Since the 1990 National Jewish Population Survey (NJPS) reported that 52 percent of Jews were marrying non-Jews, the American Jewish community has been split on how to respond. While many on the left have called for greater outreach and acceptance for interfaith families, others have urged the community to more aggressively promote "inmarriage."
Israel supporters in Cambridge, Mass., have hit back hard in response to a small faculty campaign urging Harvard and the Massachusetts Institute of Technology (M.I.T.) to divest from companies doing business in Israel.
The North American Jewish federation system has designated five priority areas for allocating funds from its Israel emergency campaign.
Hillel Day School of Metropolitan Detroit, a Conservative school, is raising its tuition by $1,000 for next year -- more than twice the usual rate of increase -- to make up for shortfalls in its endowment revenues.
Enron Fallout in Houston.
U.S. Orthodox Jewish leaders are outraged by an Israeli Reform leader's comments drawing comparisons between fervently Orthodox Jews and the Islamic fundamentalists who attacked the World Trade Center and Pentagon.
The Borough Park section of Brooklyn is one of America's most visibly Jewish neighborhoods.
On several residential blocks of one- and two-family brick homes, almost every front door has a mezuzah. Modestly dressed women push strollers, while girls in dresses and boys in tzitzit and kippot play on the sidewalks. Sixteenth Avenue, one of the main drags, is lined with religious study centers and yeshivot, small synagogues and Judaica stores.
And in the middle of it all is an agency that runs a treatment program for Orthodox Jewish pedophiles.
A women's tefillin set with a beaded velvet box and blue satin straps.
A silver "Kiddush" cup in which ceremonial wine passes through a delicately crafted silver net formed from the Hebrew word for "blessed."
A sukkah with brightly painted walls made of the long, plastic
strips found in industrial-sized refrigerators -- and furnished with stools and a mirrored table symbolizing the self-reflection expected during the High Holy Days.
Exactly two weeks before a controversial last-minute presidential pardon made him a household name in the United States, Marc Rich was sitting in the VIP section at a mega-event for Birthright Israel in Jerusalem.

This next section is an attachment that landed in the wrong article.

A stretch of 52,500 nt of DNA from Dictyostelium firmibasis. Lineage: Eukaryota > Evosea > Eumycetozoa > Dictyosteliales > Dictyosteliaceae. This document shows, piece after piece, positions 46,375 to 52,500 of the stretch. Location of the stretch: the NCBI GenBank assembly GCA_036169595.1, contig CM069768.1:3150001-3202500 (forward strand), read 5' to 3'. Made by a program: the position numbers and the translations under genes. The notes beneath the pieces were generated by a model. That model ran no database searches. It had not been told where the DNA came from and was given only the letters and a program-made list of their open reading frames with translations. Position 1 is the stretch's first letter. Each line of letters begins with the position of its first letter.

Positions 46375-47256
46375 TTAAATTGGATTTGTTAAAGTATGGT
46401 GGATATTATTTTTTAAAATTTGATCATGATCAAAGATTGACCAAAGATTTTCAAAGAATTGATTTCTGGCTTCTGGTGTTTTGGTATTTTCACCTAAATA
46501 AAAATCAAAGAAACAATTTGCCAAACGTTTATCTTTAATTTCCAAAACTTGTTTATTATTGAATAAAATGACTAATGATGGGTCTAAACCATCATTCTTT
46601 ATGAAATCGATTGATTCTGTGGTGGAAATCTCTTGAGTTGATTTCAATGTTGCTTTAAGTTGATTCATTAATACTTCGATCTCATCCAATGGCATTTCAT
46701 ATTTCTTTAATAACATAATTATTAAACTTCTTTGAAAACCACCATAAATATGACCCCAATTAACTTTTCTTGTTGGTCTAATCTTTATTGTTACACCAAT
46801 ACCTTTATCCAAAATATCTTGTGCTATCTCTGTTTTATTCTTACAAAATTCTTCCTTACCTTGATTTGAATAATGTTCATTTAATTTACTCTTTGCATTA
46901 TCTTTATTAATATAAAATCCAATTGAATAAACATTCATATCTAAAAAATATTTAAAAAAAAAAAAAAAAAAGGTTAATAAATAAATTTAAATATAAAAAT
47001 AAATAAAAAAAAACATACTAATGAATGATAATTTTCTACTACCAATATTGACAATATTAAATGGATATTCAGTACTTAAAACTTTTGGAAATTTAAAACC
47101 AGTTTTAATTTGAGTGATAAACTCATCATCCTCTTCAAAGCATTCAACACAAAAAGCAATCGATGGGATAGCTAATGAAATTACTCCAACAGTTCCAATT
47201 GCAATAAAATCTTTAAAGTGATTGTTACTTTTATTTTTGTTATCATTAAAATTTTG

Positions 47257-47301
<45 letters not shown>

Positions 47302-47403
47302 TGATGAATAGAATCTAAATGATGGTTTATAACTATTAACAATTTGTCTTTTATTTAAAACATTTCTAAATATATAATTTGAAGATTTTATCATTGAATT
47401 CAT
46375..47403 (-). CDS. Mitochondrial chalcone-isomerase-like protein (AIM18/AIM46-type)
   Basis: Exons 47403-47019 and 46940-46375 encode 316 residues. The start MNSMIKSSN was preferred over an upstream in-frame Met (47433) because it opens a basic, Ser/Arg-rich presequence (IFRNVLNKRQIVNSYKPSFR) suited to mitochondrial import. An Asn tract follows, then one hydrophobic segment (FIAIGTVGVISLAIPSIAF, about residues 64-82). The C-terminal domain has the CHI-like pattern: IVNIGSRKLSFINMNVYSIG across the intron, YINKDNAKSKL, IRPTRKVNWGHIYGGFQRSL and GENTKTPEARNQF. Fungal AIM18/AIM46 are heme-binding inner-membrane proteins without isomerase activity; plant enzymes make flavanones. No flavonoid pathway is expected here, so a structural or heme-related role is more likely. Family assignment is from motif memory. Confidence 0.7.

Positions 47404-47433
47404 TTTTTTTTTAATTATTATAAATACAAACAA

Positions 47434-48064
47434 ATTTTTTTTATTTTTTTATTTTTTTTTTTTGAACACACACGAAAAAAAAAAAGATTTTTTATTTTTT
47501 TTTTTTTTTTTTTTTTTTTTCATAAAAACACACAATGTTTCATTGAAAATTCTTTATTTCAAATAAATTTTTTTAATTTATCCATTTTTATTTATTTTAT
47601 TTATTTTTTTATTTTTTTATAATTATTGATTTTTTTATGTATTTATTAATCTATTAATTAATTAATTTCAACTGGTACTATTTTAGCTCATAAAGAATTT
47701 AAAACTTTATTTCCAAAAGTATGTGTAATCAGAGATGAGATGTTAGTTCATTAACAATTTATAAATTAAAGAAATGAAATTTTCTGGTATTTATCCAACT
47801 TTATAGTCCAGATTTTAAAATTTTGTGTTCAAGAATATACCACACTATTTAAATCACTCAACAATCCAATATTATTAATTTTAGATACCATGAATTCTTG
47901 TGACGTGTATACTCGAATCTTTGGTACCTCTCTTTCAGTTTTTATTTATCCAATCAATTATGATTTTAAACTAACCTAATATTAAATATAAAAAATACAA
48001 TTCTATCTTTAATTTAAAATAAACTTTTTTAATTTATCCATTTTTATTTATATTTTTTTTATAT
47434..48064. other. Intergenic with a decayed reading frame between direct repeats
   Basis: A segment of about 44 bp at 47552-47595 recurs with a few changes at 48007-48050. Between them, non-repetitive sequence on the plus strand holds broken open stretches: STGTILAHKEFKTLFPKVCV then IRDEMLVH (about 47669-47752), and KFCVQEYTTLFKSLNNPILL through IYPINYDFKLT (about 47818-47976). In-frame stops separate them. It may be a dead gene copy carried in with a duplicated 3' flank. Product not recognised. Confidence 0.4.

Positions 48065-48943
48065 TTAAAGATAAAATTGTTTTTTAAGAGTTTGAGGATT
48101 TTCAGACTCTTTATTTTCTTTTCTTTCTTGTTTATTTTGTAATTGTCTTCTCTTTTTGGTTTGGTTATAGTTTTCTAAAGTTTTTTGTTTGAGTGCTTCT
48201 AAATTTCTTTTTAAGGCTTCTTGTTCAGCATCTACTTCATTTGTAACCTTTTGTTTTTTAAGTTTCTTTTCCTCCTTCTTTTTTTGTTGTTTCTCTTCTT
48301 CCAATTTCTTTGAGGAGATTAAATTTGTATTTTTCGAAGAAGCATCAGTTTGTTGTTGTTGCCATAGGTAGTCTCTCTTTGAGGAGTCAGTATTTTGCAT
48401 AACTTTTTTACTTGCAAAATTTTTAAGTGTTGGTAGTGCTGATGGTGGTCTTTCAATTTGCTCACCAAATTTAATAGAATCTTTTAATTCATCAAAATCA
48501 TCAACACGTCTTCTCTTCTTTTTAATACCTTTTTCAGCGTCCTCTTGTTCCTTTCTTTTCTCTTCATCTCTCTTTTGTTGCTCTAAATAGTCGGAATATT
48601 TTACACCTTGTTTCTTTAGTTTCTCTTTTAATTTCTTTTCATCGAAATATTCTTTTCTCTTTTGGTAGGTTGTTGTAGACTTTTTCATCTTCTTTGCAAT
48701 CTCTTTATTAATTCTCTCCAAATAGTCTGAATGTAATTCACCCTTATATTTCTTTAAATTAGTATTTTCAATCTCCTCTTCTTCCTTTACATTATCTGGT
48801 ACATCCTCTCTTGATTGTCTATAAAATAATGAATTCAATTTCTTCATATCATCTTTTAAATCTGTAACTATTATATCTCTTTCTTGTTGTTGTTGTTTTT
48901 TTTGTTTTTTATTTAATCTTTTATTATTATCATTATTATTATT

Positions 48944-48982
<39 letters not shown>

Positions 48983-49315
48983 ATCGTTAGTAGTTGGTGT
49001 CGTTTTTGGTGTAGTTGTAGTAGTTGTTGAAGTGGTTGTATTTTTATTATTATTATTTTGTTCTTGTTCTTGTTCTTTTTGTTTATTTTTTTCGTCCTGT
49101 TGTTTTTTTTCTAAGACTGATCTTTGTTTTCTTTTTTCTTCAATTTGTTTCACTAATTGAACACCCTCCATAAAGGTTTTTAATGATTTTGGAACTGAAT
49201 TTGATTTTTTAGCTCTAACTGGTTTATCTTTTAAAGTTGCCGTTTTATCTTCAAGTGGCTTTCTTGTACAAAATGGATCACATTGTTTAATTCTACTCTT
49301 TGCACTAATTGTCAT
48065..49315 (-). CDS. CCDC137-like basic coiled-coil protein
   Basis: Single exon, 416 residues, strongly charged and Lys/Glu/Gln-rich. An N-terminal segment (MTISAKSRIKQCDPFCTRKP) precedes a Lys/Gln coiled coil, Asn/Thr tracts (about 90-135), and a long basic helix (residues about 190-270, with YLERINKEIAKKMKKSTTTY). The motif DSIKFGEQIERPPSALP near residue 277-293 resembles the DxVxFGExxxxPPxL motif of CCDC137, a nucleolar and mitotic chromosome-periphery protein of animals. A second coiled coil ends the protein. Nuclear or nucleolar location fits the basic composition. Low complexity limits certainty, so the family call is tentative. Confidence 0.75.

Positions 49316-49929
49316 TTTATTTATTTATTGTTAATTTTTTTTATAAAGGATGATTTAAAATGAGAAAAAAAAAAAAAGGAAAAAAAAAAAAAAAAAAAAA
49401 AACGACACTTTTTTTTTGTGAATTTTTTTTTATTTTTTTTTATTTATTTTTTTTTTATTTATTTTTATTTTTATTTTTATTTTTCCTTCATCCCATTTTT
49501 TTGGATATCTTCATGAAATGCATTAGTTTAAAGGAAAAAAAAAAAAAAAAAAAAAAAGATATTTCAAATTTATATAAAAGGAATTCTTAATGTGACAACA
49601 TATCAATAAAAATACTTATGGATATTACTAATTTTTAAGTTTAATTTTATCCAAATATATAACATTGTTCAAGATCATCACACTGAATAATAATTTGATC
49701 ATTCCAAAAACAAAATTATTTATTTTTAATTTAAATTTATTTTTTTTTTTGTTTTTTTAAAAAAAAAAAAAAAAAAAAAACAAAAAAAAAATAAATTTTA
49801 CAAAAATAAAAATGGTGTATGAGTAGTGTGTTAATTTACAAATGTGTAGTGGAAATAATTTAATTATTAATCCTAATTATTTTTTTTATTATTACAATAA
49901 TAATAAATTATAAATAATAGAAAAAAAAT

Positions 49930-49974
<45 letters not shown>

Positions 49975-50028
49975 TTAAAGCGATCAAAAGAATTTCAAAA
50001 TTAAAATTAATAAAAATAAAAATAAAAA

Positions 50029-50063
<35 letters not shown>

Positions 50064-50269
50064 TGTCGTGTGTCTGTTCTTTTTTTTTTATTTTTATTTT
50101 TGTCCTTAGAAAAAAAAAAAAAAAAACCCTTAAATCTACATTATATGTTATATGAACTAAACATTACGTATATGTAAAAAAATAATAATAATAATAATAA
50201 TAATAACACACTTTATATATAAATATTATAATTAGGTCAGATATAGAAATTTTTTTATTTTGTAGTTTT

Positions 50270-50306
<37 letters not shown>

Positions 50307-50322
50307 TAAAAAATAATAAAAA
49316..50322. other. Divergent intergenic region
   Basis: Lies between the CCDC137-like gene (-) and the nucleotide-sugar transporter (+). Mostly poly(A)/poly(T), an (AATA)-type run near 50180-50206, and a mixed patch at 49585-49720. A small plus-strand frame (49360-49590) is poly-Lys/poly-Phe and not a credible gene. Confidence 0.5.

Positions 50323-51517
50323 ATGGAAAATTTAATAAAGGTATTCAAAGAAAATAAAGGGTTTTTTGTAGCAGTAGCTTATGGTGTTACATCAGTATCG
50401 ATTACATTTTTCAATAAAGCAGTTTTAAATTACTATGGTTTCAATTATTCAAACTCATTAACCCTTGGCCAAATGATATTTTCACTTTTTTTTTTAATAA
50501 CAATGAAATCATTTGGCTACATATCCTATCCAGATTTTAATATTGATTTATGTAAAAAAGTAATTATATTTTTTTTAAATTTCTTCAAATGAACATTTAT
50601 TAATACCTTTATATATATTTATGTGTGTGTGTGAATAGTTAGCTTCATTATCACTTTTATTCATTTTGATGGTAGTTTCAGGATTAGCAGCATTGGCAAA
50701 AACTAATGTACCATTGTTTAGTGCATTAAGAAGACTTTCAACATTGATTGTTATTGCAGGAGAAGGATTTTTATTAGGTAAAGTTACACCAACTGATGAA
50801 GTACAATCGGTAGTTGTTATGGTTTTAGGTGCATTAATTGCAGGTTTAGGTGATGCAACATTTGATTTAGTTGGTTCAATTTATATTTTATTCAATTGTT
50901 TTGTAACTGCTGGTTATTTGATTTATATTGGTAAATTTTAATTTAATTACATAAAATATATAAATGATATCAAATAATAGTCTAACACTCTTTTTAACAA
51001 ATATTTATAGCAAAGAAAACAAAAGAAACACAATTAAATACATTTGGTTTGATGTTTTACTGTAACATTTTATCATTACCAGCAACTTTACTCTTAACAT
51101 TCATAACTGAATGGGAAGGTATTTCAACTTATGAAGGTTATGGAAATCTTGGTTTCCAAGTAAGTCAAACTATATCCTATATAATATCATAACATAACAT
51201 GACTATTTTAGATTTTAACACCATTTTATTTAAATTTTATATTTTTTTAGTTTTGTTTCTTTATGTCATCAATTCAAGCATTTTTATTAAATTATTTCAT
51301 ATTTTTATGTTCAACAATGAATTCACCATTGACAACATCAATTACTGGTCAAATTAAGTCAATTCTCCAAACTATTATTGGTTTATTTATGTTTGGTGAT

For those who look up to the American Jewish clergy, it has not been a good year. Last week, one of the Reform movement's most prominent rabbis was suspended from the movement's rabbinical association for past sexual misconduct.
In a speech that was the centerpiece of the North American Jewish federation system's gathering in Chicago this week, Israel's prime minister recalled being a small child when he heard of the United Nations' 1947 vote to partition Palestine.
Rabbi Alexander Schindler, the longtime leader of the Reform movement best known for his support of outreach to intermarried couples and recognition of patrilineal descent, has died at the age of 75.He died early Wednesday morning from heart failure at his home in Westport, Conn. As president of Reform Judaism's Union of American Hebrew Congregations (UAHC) from 1973 to 1996, Schindler - who viewed Judaism as a dynamic faith - championed a number of dramatic changes.
When word got out last week that Janet Engelhart had been named executive vice president of the Jewish Federation of Rhode Island - making her the only woman professional at the helm of one of the 40 largest federations - she received a flood of phone calls.
Most were colleagues and friends offering congratulations. But more than five - and the ones that Engelhart found most touching - were from young women professionals at Jewish organizations asking her to be their mentor.
Shirley Kotler of Los Angeles said her commitment to day schools stems from her interest in "perpetuating Judaism."
Minutes after the official announcement that her husband would be the first Jewish vice presidential candidate on a major ticket, Hadassah Lieberman stepped on the national stage.
Elliot Maltz had a Bar Mitzvah two years ago, but he says his Hebrew school experience was "really boring" and "discouraged me from future practice."
If you get a phone call in the next few months from a stranger with lots of questions, don't assume it's a telemarketer.
When a 30-something British financial investment manager took a few years off to study Jewish texts in Israel, he was struck by the differences between the financial and Jewish communal worlds.